Auckland Museum's curator of manuscripts Nina Finigan reveals the building's inner workings.
Pre-lockdown I counted myself as a visitor to Auckland War Memorial Museum Tāmaki Paenga Hira five days a week. Working at a place like this is a huge privilege and I still feel the same excitement as a visitor when I come to the office.
For me, the museum's beating heart is its collections. Spanning natural sciences, social and cultural history, Māori and Pacific taonga, photographs, manuscripts and specimens. Our exhibitions are equally diverse, ranging from the history of Auckland to the natural environment.
Right now, visitors must absolutely get to the Love & Loss exhibition. This is my exhibition and I'm really proud of it. It's quite different to what the museum usually offers. It explores the emotional power of the written word and the sacred place letters, messages and texts hold in our lives.
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Another must-see is Tāmaki Herenga Waka Stories of Auckland. This beautiful exhibition opened earlier this year and asks who are we as Aucklanders? It's rich in objects and stories as well as interactive and digital experiences.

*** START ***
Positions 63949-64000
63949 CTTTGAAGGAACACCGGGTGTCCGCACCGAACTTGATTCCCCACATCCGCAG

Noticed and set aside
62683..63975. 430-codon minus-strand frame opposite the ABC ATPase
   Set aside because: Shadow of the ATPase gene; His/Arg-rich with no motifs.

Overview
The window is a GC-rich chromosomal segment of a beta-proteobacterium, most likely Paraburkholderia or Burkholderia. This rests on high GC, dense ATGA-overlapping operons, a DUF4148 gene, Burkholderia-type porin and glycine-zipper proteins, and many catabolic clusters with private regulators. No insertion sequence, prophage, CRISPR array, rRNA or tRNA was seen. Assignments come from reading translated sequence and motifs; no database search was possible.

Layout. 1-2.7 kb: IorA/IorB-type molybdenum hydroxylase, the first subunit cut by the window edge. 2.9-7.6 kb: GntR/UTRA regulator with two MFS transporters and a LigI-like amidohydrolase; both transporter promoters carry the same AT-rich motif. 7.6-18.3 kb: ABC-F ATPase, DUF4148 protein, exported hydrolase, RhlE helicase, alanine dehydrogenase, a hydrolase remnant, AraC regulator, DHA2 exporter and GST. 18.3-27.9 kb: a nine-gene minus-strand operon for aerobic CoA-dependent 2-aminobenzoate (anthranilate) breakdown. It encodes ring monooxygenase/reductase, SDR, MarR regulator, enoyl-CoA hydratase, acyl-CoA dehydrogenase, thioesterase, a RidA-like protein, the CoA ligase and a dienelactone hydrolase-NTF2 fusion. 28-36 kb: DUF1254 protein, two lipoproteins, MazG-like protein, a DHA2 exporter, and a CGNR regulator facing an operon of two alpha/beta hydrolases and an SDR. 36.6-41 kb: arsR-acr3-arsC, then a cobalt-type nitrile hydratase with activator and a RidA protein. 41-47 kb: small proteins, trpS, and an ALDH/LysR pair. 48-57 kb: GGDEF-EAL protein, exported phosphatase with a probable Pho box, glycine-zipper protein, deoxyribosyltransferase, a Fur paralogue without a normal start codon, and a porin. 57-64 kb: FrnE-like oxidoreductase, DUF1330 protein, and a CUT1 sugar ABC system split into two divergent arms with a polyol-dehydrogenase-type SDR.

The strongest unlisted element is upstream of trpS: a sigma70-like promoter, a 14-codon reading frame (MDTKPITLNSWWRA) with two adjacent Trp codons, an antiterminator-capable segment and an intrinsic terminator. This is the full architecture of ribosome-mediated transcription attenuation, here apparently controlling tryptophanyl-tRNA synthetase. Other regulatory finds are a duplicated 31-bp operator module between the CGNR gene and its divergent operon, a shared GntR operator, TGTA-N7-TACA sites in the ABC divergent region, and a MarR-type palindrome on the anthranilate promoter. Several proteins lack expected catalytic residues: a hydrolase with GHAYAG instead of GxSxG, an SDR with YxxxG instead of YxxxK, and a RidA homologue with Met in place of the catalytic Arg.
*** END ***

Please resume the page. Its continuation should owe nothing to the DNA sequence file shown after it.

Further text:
If you only have time to visit one gallery at the museum, make it He Taonga Māori - Māori Court. The space has a special wairua and the taonga held within are astounding. This includes Hotonui, the meeting house that was originally a wedding gift from Ngāti Awa in the eastern Bay of Plenty to Ngāti Maru in Thames.
Don't miss the newly refurbished Southern Atrium, now called Te Ao Marama, meaning the Realm of Being and Light. This space has been reconceptualised and refurbished with tikanga (Māori customs and traditional values) in mind. Renovations have also fully revealed the Talitali 'Au Moana, the giant hanging structure in the middle of the atrium. Known in the museum as "the bowl", the structure is based on a Fijian kava bowl and holds the museum's classrooms and auditorium.
Something I'm very excited about is the redevelopment of our natural sciences galleries. The current exhibitions have been on the floor for many years and they're getting a total overhaul, so watch this space.
I hope people leave our museum feeling affected in some way. Museums are places of learning and reflection - we can't dictate how people experience it, as we all bring our own subjectivities to bear on what we see, but I think transformation, however small, is central.
Curated by Nina Finigan, Love & Loss is a free, must-see exhibition. On now until February 2022 at Auckland Museum. Pick up the accompanying book, Archives of Emotion from the museum shop.
Check alert level restrictions, vaccine requirements and Ministry of Health advice before travel. covid19.govt.nz